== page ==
Comparison and Contrast
"The Yellow Wallpaper" and "A Rose for Emily"
In "The Yellow Wallpaper," by Charlotte Perkins Gilman, the relationship between an oppressive husband and his submissive wife pushes the protagonist from depression into insanity. "A Rose for Emily" by William Faulkner is the story about a young woman who is overwhelmingly influenced by her father, and she begins to deteriorate mentally after his death. Both stories have many similarities and differences. The two stories are about how society can influence the decay of one's mental state. Both of these stories use a great deal of symbolism and imagery and have an ironic ending.
The woman in "The Yellow Wallpaper," who is named Jane, speaks of her depression and how it is casually dismissed by her husband and brother who are both physicians. Her depression really begins to accelerate after the birth of her child, so her husband decides to place their baby in the care of another until Jane recovers. Her husband takes her to an old house in the country and puts her in a room with dingy old yellow wallpaper that has begun to fall off the walls. Jane asks her husband to replace or remove the wallpaper, but he refuses. The yellow wallpaper begins to tak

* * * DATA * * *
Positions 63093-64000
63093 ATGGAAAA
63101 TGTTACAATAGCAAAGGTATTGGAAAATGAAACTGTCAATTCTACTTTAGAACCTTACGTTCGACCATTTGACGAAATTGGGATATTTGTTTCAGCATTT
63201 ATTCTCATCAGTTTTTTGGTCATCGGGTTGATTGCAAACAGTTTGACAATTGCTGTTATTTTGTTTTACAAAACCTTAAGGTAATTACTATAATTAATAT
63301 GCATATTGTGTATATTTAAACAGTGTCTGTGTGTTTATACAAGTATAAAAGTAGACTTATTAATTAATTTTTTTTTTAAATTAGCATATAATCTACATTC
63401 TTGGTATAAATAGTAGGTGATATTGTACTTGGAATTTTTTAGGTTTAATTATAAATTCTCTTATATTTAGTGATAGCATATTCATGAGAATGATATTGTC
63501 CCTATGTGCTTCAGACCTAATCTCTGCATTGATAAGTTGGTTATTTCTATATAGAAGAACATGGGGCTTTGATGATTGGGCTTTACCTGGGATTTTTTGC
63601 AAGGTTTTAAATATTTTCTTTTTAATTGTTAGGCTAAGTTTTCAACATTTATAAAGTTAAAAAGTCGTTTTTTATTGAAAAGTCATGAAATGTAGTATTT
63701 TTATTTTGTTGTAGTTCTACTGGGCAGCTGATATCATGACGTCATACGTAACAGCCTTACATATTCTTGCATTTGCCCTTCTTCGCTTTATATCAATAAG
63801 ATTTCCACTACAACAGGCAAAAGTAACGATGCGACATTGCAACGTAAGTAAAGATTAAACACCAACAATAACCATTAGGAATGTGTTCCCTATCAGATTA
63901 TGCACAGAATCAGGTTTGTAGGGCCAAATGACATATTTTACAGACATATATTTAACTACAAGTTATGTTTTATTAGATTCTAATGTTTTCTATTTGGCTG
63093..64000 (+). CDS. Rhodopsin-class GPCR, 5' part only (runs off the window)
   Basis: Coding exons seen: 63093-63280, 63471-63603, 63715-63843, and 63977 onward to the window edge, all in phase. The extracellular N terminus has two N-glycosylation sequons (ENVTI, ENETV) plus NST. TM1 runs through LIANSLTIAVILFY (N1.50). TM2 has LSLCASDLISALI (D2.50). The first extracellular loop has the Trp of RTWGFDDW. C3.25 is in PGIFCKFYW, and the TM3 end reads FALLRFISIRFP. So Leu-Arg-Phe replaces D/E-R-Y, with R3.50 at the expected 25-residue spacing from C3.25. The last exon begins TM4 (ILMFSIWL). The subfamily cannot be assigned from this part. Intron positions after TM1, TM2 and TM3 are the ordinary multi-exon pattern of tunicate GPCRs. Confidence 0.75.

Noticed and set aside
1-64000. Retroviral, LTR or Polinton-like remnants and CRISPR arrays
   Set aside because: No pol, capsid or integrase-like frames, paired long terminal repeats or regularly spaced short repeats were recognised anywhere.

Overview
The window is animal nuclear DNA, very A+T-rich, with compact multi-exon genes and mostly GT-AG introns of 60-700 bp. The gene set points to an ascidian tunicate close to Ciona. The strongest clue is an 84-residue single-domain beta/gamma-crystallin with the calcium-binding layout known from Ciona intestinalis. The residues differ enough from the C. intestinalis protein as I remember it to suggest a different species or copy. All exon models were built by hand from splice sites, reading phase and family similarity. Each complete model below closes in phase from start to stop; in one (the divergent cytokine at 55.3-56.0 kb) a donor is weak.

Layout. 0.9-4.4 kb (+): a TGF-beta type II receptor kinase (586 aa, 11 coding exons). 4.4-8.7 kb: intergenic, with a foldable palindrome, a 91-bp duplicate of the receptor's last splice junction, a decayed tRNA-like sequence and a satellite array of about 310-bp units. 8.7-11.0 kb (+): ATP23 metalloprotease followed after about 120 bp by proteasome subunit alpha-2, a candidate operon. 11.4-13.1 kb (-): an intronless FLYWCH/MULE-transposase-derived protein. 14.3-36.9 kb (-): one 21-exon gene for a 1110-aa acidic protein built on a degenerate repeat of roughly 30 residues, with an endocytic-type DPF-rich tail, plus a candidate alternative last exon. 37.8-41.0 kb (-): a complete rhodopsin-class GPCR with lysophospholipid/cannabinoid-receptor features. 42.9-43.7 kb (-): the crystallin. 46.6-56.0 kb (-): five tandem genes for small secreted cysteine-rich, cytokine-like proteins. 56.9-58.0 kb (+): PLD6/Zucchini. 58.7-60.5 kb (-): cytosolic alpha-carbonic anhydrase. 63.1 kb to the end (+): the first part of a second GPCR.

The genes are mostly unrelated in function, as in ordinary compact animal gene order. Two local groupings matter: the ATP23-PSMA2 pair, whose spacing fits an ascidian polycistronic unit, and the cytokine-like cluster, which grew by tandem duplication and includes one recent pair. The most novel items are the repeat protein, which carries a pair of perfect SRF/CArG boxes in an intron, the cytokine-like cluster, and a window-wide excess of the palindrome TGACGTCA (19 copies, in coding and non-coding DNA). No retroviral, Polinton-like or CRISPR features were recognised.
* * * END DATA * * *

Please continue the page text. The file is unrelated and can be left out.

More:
The nursery at the house contains windows "barred for children," (page ) which can represent the suppression of Jane's motherly duties. In "The Yellow Wallpaper," Jane rapidly progresses from a depressed mental state insanity. The story closes ends with Emily's death and funeral. " (page ) Jane begins to see a woman's figure in the wallpaper. However, the death of her father leaves Emily very lonely and disturbed. Emily's dwindling mental state comes to an end when she dies and the townspeople to go into her once beautiful but now dilapidated home, where they make the gruesome discovery they imagined all along. The town begins to see the house as an "eyesore among eyesores" and sees Emily as a "fallen monument. She begins to see "a strange, provoking, formless sort of figure that seems to skulk about behind that silly and conspicuous front design. The townspeople do not want to accept that she is in an awful mental state, and they reject any negative thoughts toward her. Throughout the story, it is obvious that Jane is regressing, instead of improving, but John chooses to ignore that fact and continue "treatment" in the same manner. Emily continues to present and assert herself as an affluent member of society by refusing to pay her taxes. The Grierson house is at first described as "white, decorated with cupolas and spires and scrolled balconies in the heavily lightsome style of the seventies. Jane's writing actually is probably what keeps her from going insane sooner. The town goes into the Grierson house to help out.